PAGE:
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Sunday, September 25, 2022

City

Helping Houston’s hunger


Pierce Stewart knows what it’s like to go hungry.

“While growing up in a low income area of Houston, not far from the University of Houston, I encountered some days where food was not very plentiful,” he said.

Local non profit, Stop Hunger Now, can package about 10,000 meals in two hours with just 40 to 50 volunteers.  |  Courtesy of Pierce Stewart

Local non profit, Stop Hunger Now, can package about 10,000 meals in two hours with just 40 to 50 volunteers. | Courtesy of Pierce Stewart

As the community director of Houston expansion for Stop Hunger Now, Stewart, a graduate of the C.T. Bauer School of Business, gets to help people in the same situation he was in.

Stop Hunger Now, an organization created to break the cycle of poverty, will be opening a new location in Houston this year.

“When I researched Stop Hunger Now, I realized that its mission to help the world’s most vulnerable aligned with my personal mission to use my God-given abilities to make the world a better place,” he said.

Chief marketing officer Emily B. Everett said she was inspired to get involved with the organization by its founder, the Rev. Ray Buchanan.

“Stop Hunger Now was created by Ray as an entrepreneurial model for providing rapid, cost-effective responses to international crisis situations,” Everett said. “Driven by a vision of a world without hunger, the organization provides food and life-saving aid to the world’s most vulnerable and aims to create a movement to end hunger.”

Stewart said the organization receives a lot of help from volunteers.

“A group of 40 to 50 volunteers can package 10,000 meals in just two hours,” he said.

Stop Hunger Now is providing more to the community than mere meals; it’s offering a future, Everett said.

“Stop Hunger Now helps break the cycle of poverty for meal recipients through education, skills development and health care, while they also receive much-needed nutrition,” she said. “The majority of our meals go to support school feeding, vocational training, early childhood development programs as well as to orphanages and medical clinics.”

Stewart said there are more than enough resources in the world to be able to keep everyone fed.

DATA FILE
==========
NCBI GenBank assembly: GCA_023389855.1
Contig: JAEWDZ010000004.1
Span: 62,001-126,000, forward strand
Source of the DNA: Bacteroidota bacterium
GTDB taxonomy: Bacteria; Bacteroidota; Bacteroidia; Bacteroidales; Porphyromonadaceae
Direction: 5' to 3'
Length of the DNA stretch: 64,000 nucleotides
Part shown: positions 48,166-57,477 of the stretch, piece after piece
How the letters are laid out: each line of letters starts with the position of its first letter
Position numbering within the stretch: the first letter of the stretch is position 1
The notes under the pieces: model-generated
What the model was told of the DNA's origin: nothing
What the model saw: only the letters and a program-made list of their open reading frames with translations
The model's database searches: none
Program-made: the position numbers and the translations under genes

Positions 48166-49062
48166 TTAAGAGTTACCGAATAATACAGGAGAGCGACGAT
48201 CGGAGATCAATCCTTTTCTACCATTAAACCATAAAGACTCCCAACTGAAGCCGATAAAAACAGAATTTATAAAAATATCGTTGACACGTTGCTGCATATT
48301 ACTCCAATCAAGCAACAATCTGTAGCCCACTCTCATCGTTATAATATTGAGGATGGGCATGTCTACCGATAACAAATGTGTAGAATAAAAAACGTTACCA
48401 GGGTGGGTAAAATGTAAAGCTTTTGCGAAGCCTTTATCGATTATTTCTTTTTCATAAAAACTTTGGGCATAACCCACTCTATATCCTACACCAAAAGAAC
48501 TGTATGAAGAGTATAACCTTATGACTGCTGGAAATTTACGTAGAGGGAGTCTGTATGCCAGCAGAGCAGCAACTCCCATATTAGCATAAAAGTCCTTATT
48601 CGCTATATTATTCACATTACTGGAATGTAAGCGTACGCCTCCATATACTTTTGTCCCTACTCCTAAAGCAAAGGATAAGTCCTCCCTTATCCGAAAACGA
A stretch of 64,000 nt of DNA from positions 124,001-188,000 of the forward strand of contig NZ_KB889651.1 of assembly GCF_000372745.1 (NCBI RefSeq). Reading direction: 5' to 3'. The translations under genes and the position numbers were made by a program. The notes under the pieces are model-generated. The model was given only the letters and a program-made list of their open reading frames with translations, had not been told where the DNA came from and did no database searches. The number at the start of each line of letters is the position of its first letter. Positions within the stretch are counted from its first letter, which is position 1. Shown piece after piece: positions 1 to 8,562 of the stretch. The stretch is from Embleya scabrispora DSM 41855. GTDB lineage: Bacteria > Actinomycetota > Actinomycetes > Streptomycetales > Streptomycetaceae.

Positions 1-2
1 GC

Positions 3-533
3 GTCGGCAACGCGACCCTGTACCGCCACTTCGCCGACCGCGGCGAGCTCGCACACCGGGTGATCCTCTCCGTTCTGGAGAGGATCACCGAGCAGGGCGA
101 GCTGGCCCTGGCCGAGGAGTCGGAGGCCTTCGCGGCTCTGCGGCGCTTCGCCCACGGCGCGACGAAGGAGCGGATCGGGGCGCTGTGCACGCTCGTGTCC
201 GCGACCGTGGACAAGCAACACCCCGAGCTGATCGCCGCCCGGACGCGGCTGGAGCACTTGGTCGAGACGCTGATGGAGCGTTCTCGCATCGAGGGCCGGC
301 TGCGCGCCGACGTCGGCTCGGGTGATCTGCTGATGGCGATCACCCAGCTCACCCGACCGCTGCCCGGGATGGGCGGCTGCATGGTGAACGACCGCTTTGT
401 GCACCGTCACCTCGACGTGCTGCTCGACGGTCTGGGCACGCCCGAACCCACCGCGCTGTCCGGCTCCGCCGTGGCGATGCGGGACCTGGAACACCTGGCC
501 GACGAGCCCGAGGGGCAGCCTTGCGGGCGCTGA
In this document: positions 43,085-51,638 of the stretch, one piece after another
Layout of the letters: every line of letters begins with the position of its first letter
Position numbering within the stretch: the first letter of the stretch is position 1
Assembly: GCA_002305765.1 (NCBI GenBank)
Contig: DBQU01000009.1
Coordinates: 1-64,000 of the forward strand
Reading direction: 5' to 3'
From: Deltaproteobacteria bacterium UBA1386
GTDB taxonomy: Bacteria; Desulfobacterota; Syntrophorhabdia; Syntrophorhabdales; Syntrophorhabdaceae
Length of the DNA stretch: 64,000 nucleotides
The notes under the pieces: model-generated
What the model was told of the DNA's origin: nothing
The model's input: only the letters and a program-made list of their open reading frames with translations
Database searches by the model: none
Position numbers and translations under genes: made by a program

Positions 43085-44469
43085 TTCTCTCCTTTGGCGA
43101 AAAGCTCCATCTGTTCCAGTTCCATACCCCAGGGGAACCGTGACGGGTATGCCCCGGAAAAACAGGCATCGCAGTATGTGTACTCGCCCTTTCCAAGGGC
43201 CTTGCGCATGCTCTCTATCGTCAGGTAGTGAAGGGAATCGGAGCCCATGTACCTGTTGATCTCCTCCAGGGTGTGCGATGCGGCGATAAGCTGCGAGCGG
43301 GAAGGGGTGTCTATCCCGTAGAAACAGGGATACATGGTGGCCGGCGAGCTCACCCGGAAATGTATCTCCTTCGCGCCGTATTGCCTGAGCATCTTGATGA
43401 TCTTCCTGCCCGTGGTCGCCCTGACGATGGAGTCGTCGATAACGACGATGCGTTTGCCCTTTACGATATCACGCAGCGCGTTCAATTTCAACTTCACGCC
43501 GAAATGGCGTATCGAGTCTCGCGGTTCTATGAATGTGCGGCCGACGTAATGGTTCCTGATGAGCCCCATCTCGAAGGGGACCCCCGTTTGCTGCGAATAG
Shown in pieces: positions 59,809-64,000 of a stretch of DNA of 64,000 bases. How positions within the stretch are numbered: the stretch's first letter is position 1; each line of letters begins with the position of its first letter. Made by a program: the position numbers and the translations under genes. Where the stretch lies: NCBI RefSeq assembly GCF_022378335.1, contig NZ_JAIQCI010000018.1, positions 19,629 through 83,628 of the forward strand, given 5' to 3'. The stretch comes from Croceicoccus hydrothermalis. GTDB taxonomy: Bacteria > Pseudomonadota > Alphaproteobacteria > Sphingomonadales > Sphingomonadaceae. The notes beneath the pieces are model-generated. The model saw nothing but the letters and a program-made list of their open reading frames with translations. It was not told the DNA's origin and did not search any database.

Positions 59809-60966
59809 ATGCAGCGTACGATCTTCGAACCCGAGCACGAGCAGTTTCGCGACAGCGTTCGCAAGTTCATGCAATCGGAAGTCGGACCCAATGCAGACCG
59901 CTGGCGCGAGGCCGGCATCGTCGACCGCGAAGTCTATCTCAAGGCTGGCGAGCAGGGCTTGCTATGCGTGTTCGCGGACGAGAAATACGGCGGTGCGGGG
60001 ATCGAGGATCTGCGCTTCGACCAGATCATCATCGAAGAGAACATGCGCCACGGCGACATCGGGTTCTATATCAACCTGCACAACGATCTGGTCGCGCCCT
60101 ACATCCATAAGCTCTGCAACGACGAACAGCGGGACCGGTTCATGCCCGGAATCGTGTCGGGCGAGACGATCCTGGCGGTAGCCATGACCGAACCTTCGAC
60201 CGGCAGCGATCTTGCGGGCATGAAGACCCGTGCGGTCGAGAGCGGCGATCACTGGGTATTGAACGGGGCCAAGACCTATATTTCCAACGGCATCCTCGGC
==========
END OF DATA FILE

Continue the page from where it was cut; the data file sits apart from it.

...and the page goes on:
“The world has actually produced enough food to feed itself since the 1960s — enough to feed everyone 4.3 pounds of food each day,” he said.

Everett said Stop Hunger Now is expanding so it can share the world’s abundant food supply.

“Stop Hunger Now operates meal packaging locations in 18 cities throughout the U.S. and international locations in South Africa and Malaysia,” she said. “Four new locations are slated to open in 2013, including Houston, Dallas/Fort Worth, Mexico and Italy.”

Stewart encourages everyone to get involved by visiting Facebook.com/StopHungerNow-Houston for more information.

“Stop Hunger Now will be hosting a meal packaging showcase event in the Greater Houston area on Wednesday, May 8, 2013,” he said. “For more information about the showcase and other local events, visit our Facebook page.”

The organization has expanded, reaching out to various parts of the world, and that is something Everett said she takes pride in.

“Stop Hunger Now has delivered aid and disaster relief supplies in the form of food, medicines, medical supplies, medical equipment, clothing, school supplies and more to thousands of disaster victims and other hungry and vulnerable people in 83 countries,” she said.

Stewart said he believes we can end world hunger soon with a little effort.

“We have the resources. We know where to go. We strive with the hunger community to end apathy towards hunger and create a movement to end hunger in our lifetime,” he said.

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